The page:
REGINA — When we think of a “boom town,” we often imagine a formerly sleepy rural town suddenly awash in wealth and economic expansion. It might surprise some to learn that for many municipalities in oil-producing regions in Saskatchewan, the costs of servicing the oil boom can outweigh the benefits.
A Prairie Patchwork: Reliance on Oil Industry Philanthropy in Saskatchewan Boom Towns by Simon Enoch and Emily Eaton highlights the uneven costs and benefits of Saskatchewan’s oil boom and bust within oil-producing communities themselves. We found that urban municipalities in particular were often incapable of capturing sufficient oil revenues to cover the costs associated with a booming oil patch. Instead, many Saskatchewan municipalities have had to rely on oil industry philanthropy for the provision of essential infrastructure and public services that most would consider to be the sole purview of government. This reliance is a direct result of the provincial government’s underfunding of public infrastructure and services and the inability of some local municipalities to capture sufficient revenue from the oil development in their backyards.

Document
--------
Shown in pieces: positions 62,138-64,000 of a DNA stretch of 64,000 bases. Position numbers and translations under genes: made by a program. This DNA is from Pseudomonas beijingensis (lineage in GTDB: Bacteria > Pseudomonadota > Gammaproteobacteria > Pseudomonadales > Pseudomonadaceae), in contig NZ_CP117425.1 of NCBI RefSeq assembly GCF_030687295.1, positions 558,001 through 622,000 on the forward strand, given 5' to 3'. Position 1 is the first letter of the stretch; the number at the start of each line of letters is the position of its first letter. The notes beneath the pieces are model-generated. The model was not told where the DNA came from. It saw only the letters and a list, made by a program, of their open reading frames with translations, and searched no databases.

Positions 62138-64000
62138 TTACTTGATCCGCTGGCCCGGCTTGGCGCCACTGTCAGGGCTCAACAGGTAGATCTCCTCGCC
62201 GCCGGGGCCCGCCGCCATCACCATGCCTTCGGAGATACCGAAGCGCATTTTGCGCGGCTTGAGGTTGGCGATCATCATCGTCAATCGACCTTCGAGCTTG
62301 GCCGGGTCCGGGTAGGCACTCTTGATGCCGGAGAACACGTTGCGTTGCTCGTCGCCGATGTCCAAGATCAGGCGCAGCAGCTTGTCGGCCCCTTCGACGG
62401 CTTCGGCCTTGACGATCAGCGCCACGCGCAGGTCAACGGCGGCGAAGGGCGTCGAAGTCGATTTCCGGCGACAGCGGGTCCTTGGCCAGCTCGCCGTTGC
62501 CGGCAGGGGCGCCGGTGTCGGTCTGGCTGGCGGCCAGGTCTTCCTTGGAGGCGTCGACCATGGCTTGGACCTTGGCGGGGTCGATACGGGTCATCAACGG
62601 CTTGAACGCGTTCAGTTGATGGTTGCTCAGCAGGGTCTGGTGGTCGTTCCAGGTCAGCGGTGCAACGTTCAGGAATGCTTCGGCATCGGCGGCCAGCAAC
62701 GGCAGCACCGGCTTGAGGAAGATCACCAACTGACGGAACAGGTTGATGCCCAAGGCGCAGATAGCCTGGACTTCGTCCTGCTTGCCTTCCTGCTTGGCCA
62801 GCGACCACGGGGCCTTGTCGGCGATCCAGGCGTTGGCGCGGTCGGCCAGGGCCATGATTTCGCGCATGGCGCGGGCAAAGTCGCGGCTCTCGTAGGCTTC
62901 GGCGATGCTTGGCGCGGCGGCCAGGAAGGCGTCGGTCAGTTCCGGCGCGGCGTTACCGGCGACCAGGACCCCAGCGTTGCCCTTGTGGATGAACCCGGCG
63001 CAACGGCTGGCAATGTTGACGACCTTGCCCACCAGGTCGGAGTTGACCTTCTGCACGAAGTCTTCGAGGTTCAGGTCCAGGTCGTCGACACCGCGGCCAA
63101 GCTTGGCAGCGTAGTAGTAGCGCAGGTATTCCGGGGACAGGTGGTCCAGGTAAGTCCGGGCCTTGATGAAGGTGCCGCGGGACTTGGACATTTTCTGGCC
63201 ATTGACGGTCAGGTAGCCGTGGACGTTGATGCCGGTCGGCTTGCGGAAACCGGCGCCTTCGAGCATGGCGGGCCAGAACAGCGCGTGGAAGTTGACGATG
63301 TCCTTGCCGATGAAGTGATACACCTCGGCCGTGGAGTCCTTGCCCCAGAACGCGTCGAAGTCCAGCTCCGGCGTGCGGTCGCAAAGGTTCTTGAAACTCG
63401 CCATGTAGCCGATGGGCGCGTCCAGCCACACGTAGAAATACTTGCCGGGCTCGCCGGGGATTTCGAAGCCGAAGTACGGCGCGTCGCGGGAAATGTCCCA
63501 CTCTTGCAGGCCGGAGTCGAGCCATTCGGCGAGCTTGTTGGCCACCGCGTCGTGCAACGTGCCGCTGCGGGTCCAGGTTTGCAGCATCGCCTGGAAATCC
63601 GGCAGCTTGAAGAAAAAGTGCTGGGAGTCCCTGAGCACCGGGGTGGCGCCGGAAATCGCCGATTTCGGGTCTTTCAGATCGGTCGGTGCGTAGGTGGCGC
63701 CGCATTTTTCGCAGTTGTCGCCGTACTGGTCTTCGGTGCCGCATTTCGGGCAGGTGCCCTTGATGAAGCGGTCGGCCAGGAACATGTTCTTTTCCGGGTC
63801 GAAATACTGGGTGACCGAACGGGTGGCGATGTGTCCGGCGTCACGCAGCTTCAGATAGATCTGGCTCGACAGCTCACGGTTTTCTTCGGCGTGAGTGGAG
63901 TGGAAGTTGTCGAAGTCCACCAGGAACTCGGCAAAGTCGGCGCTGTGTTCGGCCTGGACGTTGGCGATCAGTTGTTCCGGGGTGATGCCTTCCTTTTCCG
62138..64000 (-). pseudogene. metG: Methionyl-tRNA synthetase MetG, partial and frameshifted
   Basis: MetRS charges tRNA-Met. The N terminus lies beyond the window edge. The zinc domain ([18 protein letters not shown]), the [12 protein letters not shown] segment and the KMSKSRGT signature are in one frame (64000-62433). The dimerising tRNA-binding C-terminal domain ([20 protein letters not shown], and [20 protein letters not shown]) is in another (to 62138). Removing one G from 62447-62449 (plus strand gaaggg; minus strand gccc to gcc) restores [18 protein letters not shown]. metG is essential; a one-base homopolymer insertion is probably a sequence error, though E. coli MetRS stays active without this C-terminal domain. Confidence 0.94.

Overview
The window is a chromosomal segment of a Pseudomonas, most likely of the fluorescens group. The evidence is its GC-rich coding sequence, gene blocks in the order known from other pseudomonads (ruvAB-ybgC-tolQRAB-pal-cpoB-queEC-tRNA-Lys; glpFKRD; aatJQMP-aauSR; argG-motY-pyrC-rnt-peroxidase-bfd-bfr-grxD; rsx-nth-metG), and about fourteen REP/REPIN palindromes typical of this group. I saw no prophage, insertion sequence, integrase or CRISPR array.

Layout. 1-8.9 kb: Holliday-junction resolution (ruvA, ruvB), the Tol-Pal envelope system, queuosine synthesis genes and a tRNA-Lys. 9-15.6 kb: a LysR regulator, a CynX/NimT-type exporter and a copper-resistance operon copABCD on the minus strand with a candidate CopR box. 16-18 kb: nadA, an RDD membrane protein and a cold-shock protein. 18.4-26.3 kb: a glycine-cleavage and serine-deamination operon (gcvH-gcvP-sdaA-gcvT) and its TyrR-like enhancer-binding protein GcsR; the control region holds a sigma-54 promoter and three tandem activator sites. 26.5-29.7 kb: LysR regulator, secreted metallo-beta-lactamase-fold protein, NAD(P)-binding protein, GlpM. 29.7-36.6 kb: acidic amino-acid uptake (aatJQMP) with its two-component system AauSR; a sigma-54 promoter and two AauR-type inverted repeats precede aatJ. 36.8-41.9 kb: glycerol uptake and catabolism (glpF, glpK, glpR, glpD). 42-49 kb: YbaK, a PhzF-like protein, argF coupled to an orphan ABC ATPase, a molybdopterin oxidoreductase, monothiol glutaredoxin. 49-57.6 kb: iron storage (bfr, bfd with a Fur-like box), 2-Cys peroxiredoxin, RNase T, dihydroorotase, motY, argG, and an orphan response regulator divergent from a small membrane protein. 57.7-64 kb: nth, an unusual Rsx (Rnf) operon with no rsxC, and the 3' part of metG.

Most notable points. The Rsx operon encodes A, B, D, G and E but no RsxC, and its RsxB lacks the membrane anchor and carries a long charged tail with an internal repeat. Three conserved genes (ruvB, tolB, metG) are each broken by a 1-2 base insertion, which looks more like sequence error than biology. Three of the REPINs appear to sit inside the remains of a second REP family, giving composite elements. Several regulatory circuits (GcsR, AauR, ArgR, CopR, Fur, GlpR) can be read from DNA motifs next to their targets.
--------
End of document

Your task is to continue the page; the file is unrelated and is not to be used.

- Respondents identified a substantial inequality between urban municipalities and rural municipalities in oil-producing regions, as the costs of servicing the boom — particularly in regards to services — are disproportionately shouldered by urban municipalities while RMs collect a significant share of the revenues resulting from oil development.
- RMs with intensive oil infrastructure are able to reduce their overall tax burden relative to other municipalities. One RM cancelled its taxes on agriculture outright and only taxed oil infrastructure at half of what the neighbouring municipality was levying.
- Communities rely heavily on the oil industry for the provision of a host of services and infrastructure in the areas of health, human services, emergency response and education.
- A resource-revenue sharing plan akin to BC’s Fair Share Agreement could help communities absorb the shocks of the commodity cycle and ensure local services have the requisite funds they require to coordinate, purchase and invest in the programs, equipment and personnel that best address their needs rather than relying on the precarious nature of private philanthropy.
View the full report here: corporatemapping.ca/prairie-patchwork
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Author: Simon Enoch and Emily Eaton
Simon Enoch is Director of the Saskatchewan Office of the Canadian Centre for Policy Alternatives. He holds a PhD in Communication & Culture from Ryerson University with a research interest in corporate social responsibility and political ecology.
Emily Eaton is an Associate Professor in the Department of Geography and Environmental Studies at the University of Regina and a co-investigator with the Corporate Mapping Project. She is the author of two books, Fault Lines: Life and Landscape in Saskatchewan’s Oil Economy (with photographer Valerie Zink) and Growing Resistance: Canadian Farmers and the Politics of Genetically Modified Wheat. Her work concerns environmental, social, and economic aspects of resource development and resource-based communities.